Introduction To Genetics
A long molecule that looks like a twisted ladder. It is made of four types of simple units and the sequence of these units carries information, just as the sequence of letters carries information on a page.Nucleotides
They form the rungs of the DNA ladder and are the repeating units in DNA. There are four types of nucleotides (A, T, G and C) and it is the sequence of these nucleotides that carries information.Chromosome
A package for carrying DNA in the cells. They contain a single long piece of DNA that is wound up and bunched together into a compact structure. Different species of plants and animals have different numbers and sizes of chromosomes.Gene
A segment of DNA. Genes are like sentences made of the "letters" of the nucleotide alphabet, between them genes direct the physical development and behavior of an organism. Genes are like a recipe or instruction book, providing information that an organism needs so it can build or do something - like making an eye or a leg, or repairing a wound.Allele
The different forms of a given gene that an organism may possess. For example, in humans, one allele of the eye-color gene produces green eyes and another allele of the eye-color gene produces brown eyes.Genome
The complete set of genes in a particular organism.Genetic engineering
When people change an organism by adding new genes, or deleting genes from its genome.Mutation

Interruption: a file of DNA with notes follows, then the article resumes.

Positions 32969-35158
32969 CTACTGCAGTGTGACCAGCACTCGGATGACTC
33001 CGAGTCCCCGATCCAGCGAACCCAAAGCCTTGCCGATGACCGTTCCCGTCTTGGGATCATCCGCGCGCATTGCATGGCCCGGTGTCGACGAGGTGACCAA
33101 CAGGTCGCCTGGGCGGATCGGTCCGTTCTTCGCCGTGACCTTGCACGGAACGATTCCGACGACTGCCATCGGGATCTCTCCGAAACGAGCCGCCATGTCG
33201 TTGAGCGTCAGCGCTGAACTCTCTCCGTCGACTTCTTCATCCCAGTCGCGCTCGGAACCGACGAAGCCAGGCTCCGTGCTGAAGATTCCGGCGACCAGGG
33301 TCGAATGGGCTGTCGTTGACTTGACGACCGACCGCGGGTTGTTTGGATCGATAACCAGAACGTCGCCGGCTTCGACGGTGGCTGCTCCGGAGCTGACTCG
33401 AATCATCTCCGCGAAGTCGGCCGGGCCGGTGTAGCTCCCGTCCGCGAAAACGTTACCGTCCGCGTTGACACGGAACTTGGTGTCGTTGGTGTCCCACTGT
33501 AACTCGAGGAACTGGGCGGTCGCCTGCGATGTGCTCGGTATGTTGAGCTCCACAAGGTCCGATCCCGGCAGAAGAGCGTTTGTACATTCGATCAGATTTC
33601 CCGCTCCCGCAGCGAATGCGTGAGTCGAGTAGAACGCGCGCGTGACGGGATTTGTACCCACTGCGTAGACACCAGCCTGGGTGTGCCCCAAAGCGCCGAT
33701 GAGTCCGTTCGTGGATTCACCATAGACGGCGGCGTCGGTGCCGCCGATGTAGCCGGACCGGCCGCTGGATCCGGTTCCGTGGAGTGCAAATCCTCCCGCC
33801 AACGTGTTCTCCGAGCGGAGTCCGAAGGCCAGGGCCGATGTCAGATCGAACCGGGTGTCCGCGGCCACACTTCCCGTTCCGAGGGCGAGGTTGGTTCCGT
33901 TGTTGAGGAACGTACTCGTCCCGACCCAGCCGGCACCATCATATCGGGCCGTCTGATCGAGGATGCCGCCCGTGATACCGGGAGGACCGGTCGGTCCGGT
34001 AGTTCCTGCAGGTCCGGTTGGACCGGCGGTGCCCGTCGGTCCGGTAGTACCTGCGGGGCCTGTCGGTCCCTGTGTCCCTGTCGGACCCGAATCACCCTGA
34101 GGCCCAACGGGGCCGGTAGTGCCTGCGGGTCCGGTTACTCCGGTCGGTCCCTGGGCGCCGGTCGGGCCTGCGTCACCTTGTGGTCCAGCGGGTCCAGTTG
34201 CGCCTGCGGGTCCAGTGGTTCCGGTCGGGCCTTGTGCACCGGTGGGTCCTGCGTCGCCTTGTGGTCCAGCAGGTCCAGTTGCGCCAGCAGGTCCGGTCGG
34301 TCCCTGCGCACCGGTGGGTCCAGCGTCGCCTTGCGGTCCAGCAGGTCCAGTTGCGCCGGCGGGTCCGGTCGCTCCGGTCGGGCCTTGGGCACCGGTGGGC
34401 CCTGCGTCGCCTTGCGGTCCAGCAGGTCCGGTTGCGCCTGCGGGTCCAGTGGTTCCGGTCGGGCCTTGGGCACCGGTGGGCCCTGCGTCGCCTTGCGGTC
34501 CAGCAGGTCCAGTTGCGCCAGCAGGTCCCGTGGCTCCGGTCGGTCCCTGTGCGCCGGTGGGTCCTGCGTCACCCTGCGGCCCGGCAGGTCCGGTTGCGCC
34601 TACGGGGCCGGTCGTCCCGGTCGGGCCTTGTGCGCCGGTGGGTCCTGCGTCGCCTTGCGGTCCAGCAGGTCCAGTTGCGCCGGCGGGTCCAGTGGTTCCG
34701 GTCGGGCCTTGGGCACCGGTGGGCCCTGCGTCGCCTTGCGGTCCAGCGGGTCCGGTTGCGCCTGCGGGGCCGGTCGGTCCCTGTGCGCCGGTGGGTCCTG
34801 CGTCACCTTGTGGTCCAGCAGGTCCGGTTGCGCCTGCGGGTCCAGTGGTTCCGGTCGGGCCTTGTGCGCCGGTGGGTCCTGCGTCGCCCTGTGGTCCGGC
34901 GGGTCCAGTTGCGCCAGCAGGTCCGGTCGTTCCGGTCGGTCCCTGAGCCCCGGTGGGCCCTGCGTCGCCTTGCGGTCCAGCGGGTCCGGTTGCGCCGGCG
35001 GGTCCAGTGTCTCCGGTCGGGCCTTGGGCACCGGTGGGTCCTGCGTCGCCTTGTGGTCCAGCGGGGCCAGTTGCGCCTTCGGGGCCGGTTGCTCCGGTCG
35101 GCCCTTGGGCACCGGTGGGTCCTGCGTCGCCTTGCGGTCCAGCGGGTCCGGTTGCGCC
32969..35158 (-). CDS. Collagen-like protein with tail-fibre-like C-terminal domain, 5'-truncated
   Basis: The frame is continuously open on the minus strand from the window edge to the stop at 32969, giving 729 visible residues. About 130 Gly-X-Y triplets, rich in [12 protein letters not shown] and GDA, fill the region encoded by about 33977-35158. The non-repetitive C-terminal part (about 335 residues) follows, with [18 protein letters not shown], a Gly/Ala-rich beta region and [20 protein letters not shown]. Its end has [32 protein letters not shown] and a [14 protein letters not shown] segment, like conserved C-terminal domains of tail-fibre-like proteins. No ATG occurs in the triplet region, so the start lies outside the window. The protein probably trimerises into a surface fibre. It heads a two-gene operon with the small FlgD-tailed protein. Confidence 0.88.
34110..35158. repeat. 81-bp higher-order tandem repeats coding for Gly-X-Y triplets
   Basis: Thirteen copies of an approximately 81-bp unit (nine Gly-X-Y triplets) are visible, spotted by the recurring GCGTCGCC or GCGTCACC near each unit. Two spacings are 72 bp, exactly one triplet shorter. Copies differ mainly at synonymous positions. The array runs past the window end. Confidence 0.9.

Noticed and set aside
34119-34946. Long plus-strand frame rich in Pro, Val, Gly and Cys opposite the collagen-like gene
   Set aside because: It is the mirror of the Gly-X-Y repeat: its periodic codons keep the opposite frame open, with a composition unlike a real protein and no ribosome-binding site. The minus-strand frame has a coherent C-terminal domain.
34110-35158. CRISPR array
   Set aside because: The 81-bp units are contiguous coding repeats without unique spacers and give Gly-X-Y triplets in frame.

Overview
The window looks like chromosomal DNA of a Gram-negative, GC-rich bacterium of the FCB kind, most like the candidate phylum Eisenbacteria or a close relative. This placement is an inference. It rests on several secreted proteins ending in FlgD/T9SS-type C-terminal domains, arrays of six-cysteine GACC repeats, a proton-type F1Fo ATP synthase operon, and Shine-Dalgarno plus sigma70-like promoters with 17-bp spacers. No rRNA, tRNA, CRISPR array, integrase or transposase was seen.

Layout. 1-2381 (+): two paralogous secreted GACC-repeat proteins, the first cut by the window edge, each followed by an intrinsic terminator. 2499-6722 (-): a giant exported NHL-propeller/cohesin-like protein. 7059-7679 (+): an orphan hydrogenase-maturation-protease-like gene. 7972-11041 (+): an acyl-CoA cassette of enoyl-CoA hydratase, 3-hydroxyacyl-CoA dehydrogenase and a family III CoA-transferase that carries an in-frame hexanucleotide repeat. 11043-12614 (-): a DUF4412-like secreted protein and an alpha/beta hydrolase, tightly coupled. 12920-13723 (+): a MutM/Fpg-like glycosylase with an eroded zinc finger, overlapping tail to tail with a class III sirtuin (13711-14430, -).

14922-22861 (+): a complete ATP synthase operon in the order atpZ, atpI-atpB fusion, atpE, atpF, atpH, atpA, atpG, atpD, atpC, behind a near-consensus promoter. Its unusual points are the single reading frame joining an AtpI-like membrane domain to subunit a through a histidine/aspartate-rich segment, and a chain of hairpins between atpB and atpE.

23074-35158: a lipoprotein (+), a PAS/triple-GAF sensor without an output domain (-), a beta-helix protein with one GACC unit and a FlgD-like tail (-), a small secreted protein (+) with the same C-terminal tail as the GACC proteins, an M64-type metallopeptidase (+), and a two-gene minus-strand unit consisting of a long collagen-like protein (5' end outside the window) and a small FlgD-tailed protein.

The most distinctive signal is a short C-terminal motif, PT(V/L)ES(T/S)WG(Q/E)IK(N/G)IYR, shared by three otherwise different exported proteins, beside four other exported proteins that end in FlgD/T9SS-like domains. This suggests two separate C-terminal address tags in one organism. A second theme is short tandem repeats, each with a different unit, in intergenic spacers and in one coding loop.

An event that changes the sequence of the DNA in a gene.This article is an accessible, non-technical introduction to the subject. For the main encyclopedia article, see Genetics.
Genetics is the study of genes, and studies what genes are and how they work. Genes are how living organisms inherit features from their ancestors; for example, children usually look like their parents because they have inherited their parents' genes. Genetics tries to identify which features are inherited, and explain how these features pass from generation to generation.
In genetics, a feature of a living thing is called a "trait". Some traits are part of an organism's physical appearance; such as a person's eye-color, height or weight. Other sorts of traits are not easily seen and include blood types or resistance to diseases. The way our genes and environment interact to produce a trait can be complicated. For example, the chances of somebody dying of cancer or heart disease seems to depend on both their genes and their lifestyle.
Genes are made from a long molecule called DNA, which is copied and inherited across generations. DNA is made of simple units that line up in a particular order within this large molecule. The order of these units carries genetic information, similar to how the order of letters on a page carries information. The language used by DNA is called the genetic code, which allows the genetic machinery to read the information in the genes in triplet sets of codons. This information is the instructions for constructing and operating a living organism.
The information within a particular gene is not always exactly the same between one organism and another, so different copies of a gene do not always give exactly the same instructions. Each unique form of a single gene is called an allele. As an example, one allele for the gene for hair color could instruct the body to produce a lot of pigment, producing black hair, while a different allele of the same gene might give garbled instructions that fail to produce any pigment, giving white hair. Mutations are random changes in genes, and can create new alleles. Mutations can also produce new traits, such as when mutations to an allele for black hair produce a new allele for white hair. This appearance of new traits is important in evolution.
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